University of Edinburgh
 

Play and Communication with Pupils with Visual Impairment and Additional Support Needs

Presented on Thursday 7 and Friday 8 December

Video Observation

Mary Lee, Royal Blind School, Edinburgh

Video observation

  • Need structure that does not limit
  • Work together in a group - be open minded
  • Adopt an analytical way of thinking, that is, not just ‘what’ is happening, but also ‘why’
  • Know what you are looking for - knowledge of child development
  • The child with visual impairment may not be aware of sending signals

What is the child communicating?

  • Attention
    Drawing attention to self
  • Request
    Requesting an object, person or action
  • Give
    Giving an object to the adult
  • Rejection
    Expressing dislike of object person or action
  • Finish
    Desire for activity to end

What is the child communicating?

  • Pleasure
    Pleasure or recognition of favourite person or object
  • Conversational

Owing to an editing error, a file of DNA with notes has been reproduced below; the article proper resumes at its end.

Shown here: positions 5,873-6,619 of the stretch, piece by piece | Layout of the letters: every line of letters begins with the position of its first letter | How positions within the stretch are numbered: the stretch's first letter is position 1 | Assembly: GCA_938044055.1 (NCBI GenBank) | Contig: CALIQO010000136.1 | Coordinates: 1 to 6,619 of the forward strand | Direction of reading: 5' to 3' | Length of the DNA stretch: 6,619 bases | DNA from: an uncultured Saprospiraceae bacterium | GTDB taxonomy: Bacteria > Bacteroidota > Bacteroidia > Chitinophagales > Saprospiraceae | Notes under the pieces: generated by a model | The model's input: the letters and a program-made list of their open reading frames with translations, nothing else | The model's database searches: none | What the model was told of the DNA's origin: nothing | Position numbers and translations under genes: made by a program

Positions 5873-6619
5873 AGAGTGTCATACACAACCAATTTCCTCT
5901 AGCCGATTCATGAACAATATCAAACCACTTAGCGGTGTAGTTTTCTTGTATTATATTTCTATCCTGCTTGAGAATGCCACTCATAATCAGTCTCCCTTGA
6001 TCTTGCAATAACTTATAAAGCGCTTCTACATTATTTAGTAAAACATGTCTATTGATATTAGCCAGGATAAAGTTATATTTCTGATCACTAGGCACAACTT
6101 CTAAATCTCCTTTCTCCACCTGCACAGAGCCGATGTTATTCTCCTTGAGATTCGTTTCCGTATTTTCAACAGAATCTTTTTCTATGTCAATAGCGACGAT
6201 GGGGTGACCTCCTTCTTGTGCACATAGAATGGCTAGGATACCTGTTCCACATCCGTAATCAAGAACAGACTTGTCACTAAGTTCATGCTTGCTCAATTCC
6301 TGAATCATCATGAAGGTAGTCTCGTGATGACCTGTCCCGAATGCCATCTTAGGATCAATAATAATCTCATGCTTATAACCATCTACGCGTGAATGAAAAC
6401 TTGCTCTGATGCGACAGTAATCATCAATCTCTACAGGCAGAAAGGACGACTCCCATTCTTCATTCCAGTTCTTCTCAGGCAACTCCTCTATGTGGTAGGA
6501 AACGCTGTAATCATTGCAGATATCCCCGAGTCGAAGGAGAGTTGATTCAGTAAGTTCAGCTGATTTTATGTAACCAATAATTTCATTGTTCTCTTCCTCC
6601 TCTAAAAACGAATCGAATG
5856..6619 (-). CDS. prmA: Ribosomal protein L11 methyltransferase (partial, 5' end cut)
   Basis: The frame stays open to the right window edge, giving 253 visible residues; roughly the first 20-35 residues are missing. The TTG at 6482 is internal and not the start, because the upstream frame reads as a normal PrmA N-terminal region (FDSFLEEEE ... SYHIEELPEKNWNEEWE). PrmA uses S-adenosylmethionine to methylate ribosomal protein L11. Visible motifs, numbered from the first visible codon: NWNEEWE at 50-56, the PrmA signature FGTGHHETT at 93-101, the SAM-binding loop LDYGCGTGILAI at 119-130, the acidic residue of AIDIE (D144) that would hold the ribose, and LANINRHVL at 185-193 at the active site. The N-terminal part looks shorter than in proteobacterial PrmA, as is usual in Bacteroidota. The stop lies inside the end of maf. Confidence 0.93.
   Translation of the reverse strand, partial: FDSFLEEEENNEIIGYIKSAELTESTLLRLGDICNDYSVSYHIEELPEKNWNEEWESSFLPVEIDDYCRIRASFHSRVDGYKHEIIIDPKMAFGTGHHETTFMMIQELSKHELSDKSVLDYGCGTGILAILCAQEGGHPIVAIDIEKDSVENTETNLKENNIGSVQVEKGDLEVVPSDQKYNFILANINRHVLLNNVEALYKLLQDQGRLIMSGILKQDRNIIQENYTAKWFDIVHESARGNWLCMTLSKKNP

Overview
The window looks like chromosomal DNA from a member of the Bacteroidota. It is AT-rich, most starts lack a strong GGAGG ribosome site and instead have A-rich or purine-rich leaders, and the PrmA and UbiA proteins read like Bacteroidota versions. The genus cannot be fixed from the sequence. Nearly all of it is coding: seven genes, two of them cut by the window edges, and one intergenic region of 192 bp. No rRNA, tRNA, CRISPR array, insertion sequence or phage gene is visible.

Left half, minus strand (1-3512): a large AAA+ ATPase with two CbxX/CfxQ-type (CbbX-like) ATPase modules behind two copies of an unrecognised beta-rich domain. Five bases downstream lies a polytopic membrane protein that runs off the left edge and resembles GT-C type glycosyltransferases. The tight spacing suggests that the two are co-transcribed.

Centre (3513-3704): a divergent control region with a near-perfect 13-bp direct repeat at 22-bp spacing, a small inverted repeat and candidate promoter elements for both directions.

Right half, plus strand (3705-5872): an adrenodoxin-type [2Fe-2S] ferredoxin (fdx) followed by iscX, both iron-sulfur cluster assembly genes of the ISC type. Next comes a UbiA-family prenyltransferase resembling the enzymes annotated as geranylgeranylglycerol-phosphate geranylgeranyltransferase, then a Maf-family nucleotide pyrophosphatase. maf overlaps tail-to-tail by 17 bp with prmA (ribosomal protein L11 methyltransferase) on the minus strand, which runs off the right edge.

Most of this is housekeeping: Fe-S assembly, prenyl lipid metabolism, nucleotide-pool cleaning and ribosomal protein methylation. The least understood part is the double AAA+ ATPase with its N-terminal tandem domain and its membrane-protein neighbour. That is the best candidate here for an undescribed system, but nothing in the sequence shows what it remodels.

Maintaining a shared interaction by turn taking
  • Feelings
    Feelings other than like or dislike
  • Imitation
    Attempts to imitate actions or sounds of another
  • Other
    Behaviours different from above

How is the child communicating?

  • Whole body movement
    A whole body gesture
  • Gesture
    Can be made with any body part
  • Body posture
    Turning away, leaning towards etc.
  • Eye contact
    A child with peripheral vision may look with face turned away
  • Facial expression
    Anger, fear, surprise, sadness etc.
  • Proxemics
    Use of personal space, eg; sitting near to
  • Touch
    Making contact to convey a message
  • Vocalisation
    Includes sounds and vocalisations